Sweet Modern Macramé

Forget your grandmother’s macramé. Local textile artist Sally England’s work is fresh, fun, and a thoroughly modern take on a traditional craft.

By Amara Holstein June 24, 2011

If you remember the 1970s, then you probably have flashbacks to plants hanging in holders and jewelry dotted with peace sign beads—all made of macramé. Now, Sally England has brought the traditional craft into current day styles, with simple, lovely macramé wall hangings and room dividers and yes, she’ll even introduce plant holders next month.

There’s nothing new about macramé; in fact, the Victorian era was crazy about this craft, which basically involves creating textiles by knotting materials (rather than, say, knitting or crocheting). It then became a full-fledged trend in the late 1960s and 1970s. “I just love the fact that back in the day the knotting craze was not just for women, but that men, young boys and girls, teenagers, and the elderly were doing it too,” says England. “People were using their hands to make everything from rad macramé vests and belts, to whole macramé rooms and hanging pods.”

England decided to remake the craft in her own way. Using rope, a material which comes in all kinds of colors, fibers, and widths, she hand-knots all her pieces through techniques learned by poring over old macramé books she found at thrift stores and on Amazon. The result is incredibly tactile pieces that harken back to the 1970s but with geometric loops, subtle colors, and intricate designs that place them firmly in today’s aesthetic.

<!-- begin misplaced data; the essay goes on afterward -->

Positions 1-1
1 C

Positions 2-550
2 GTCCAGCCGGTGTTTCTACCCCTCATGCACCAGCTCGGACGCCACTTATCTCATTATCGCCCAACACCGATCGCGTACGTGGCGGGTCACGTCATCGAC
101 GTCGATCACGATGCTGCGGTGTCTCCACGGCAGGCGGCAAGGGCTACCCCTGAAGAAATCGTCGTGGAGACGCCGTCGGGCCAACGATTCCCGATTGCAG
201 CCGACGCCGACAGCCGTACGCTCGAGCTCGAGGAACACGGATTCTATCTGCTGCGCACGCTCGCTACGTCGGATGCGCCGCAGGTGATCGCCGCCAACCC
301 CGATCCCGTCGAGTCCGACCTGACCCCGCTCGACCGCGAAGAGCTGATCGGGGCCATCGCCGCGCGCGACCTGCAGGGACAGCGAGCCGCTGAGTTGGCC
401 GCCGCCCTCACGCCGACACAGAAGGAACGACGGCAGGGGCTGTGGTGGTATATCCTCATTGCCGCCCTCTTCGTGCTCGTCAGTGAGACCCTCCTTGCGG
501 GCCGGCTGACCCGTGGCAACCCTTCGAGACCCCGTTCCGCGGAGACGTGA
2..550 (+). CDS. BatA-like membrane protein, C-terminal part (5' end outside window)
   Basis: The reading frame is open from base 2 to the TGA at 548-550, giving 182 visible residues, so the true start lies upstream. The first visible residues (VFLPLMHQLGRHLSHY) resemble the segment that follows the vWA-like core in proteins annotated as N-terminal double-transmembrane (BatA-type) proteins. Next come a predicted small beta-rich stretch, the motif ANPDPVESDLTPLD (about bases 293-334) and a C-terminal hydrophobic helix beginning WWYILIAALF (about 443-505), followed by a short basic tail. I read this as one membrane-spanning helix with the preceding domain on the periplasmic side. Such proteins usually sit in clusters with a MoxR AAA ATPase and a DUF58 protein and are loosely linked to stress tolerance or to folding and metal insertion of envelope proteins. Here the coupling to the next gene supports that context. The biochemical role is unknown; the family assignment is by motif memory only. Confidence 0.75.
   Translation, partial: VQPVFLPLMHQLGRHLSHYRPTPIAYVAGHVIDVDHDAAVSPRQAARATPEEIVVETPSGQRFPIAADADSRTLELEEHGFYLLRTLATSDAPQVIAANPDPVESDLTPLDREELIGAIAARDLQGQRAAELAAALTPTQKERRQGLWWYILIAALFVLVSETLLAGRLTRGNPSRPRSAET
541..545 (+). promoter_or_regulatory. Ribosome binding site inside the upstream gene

So how to use these hangings in a home? “Knotted rope can add some really interesting texture to a space, especially on a large scale,” says England. “Because I generally work with looser knot structures, my room dividers would be great in an open loft-like environment where flow and delineation of space is needed but complete separation is not.” I would suggest even more uses for her work, from hanging behind a bed instead of a head board to a massive art work on a living room wall to a window covering where there’s no need for complete privacy.

Available through Relish; England also accepts custom designs and commissions.

Filed under
Show Comments